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Things your VC won't tell you

Things your VC
won't tell you
Careers3 min read

VCs need entrepreneurs and vice-versa. However, the mystique around them can get inexplicable. Ever thought why these guys play hard to get?

Venture capitalists (VCs) call themselves ‘relationship capitalists’, but the relationship between the VC and the entrepreneur is often a strained one. Why do they act cold, send curt emails and pretend not to be paying attention. Are they even listening?

Shubhankar Bhattacharya is a Partner at Kae Capital, a leading Indian venture capitalist (VC) firm investing in early stage start-ups. He has browsed through thousands of pitches and met hundreds of startups. His recent book, ‘VCs are from Venus, entrepreneurs are from Mars’ busts some of the biggest myths around VCs and entrepreneurs.

Business Insider asked him to list the least known facets of an Indian VC’s life.

There is emotion in a decision
As much as you’d like to rationalize the process, there’s an emotional side to the way a VC evaluates opportunities. Sacrifice and determination are very attractive qualities.

Secondly, humility and politeness are respected. Maintain decorum during the pitch and after it. The ability to rally peers to the cause is a turn on. There are some proxies for it. Imagine a smart guy leaving his job, then convincing a friend/colleague who had to sacrifice his high-paying job.

Somebody who writes passionately for their cause, and has a loyal group of customers is also a big turn on.

Never chase VCs
A lot of entrepreneurs have the impression that they have to keep chasing. That has a very negative effect. Excessive following up feels pushy and negative.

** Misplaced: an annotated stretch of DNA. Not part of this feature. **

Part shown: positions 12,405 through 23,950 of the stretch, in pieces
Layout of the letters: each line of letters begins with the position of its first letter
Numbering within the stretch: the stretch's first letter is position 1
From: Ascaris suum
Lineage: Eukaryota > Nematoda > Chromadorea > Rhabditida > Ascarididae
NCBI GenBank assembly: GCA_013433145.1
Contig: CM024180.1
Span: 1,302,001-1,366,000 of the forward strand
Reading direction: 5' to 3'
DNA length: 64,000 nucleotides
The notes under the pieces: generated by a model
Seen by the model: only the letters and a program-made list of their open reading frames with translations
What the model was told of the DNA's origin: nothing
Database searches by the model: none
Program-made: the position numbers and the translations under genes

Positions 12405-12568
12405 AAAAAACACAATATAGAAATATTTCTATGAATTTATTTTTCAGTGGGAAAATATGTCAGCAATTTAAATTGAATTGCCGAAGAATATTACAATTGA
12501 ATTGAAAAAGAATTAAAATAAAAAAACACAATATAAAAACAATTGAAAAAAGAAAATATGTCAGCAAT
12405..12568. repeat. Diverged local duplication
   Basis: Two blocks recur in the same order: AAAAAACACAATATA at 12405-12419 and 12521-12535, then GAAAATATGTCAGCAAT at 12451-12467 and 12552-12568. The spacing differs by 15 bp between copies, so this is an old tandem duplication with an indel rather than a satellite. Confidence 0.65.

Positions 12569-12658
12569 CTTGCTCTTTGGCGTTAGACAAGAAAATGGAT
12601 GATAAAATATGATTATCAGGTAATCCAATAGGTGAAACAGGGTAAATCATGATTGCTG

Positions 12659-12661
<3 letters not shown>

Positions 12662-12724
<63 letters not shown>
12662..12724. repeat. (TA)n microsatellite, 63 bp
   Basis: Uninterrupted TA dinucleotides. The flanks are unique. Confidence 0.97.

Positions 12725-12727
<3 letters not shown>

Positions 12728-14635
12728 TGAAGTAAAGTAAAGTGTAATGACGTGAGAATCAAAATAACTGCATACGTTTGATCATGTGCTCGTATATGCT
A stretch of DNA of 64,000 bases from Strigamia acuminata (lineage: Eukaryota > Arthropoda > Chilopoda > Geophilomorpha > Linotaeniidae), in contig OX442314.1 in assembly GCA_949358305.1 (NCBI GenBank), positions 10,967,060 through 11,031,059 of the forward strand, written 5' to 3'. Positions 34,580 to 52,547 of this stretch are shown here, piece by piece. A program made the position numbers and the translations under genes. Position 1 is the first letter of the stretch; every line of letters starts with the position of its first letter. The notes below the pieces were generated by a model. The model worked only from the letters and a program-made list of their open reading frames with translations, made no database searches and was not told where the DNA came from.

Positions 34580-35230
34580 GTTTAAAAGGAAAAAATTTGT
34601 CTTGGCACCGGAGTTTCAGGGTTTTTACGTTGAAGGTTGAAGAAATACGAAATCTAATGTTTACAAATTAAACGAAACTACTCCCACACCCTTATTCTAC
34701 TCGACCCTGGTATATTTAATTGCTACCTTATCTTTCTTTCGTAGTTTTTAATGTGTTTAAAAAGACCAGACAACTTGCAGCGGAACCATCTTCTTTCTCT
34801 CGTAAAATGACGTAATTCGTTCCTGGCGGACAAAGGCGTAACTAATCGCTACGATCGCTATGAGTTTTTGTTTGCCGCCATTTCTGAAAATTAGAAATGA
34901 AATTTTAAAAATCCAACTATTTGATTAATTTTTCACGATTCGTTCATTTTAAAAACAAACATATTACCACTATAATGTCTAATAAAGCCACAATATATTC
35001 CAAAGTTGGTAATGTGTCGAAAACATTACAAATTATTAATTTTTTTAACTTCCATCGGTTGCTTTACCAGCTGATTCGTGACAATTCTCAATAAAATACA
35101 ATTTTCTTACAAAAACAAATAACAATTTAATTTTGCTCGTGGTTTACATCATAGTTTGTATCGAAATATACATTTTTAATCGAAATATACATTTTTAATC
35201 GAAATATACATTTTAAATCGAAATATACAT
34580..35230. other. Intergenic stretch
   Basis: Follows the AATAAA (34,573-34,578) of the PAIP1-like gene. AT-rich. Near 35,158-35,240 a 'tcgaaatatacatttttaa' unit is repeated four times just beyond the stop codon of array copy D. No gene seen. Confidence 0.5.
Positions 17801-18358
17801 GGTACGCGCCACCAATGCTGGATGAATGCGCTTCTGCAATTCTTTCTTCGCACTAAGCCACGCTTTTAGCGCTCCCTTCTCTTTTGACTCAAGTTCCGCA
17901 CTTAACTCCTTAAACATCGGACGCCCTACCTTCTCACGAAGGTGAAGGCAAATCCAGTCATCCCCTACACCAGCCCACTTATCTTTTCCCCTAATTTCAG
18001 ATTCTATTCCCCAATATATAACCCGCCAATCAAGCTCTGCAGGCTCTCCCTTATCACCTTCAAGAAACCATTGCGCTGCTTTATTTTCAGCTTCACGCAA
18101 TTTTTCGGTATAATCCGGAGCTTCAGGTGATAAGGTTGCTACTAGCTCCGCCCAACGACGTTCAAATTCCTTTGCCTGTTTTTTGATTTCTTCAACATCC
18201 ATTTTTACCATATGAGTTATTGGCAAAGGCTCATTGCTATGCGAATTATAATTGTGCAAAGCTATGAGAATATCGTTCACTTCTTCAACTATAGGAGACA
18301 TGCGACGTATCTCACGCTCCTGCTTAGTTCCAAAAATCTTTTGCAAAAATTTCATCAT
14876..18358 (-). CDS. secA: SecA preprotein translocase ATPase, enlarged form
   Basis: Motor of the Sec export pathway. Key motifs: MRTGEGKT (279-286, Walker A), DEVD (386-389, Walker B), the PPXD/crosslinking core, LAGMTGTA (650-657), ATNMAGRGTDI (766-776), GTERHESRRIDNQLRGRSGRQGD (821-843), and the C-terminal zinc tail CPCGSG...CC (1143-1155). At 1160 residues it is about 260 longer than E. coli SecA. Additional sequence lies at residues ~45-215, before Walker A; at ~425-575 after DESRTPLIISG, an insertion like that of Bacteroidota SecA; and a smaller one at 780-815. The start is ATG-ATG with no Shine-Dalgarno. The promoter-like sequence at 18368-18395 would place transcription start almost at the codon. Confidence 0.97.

However, it may work in cases where it’s a hot market, and investors have the fear of missing out. They may think the entrepreneur following up repeatedly means he is in advanced talks with other investors.

Having said that, that’s not usually how it works. The best way is to make an impressive pitch, be assertive, and never chase VCs.

They know pitching is difficult
It’s way more taxing to pitch. We VCs often claim ours is a tough job.

Imagine your company is at stake. You’re trying to make ends meet and are still expected to look assertive and confident. You keep pitching to 100 investors, and each one rejects you. That’s extremely hard.

VCs aren’t the enemy
It’s not an unequal relationship, and shouldn’t be looked up as one.

Many entrepreneurs think it’s not in the VCs interest to invest. We’re put up on a pedestal. That’s not true.

Nastiest things a VC hears
‘What makes you think you know any better than me!’, ‘With a vision like that you would have never recognized a Facebook or WhatsApp!’ and 'do you know who I am!’

Fortunately we don’t deal with people who swear deliberately.

VCs make mistakes too
Any investing behavior comes with a herd mentality. Anything done differently is perceived as risky behavior.

There’s a distinction between the VC and the firm as a whole. VCs with entrepreneurial background do come with a better understanding of this relationship dynamics. On a unilateral level, it might not be possible for them to vouch for the firm or an entire industry.

Some VCs may be partial
We sometimes think if an entrepreneur reaches out, and no investor makes him/her an offer in the first few weeks, he/she is not worth it. This alienates a lot of people.

Sometimes, we also unfairly judge a ‘nice guy’. We think they would finish last. We come with this mindset that entrepreneurs must be extreme, and if someone’s mellow or soft-spoken, we think he’s not forceful enough. That need not be the case.

The last is a bit of an open secret. While VCs tend to be reasonably holistic in terms of background, we do have a soft spot for degrees from premium colleges.

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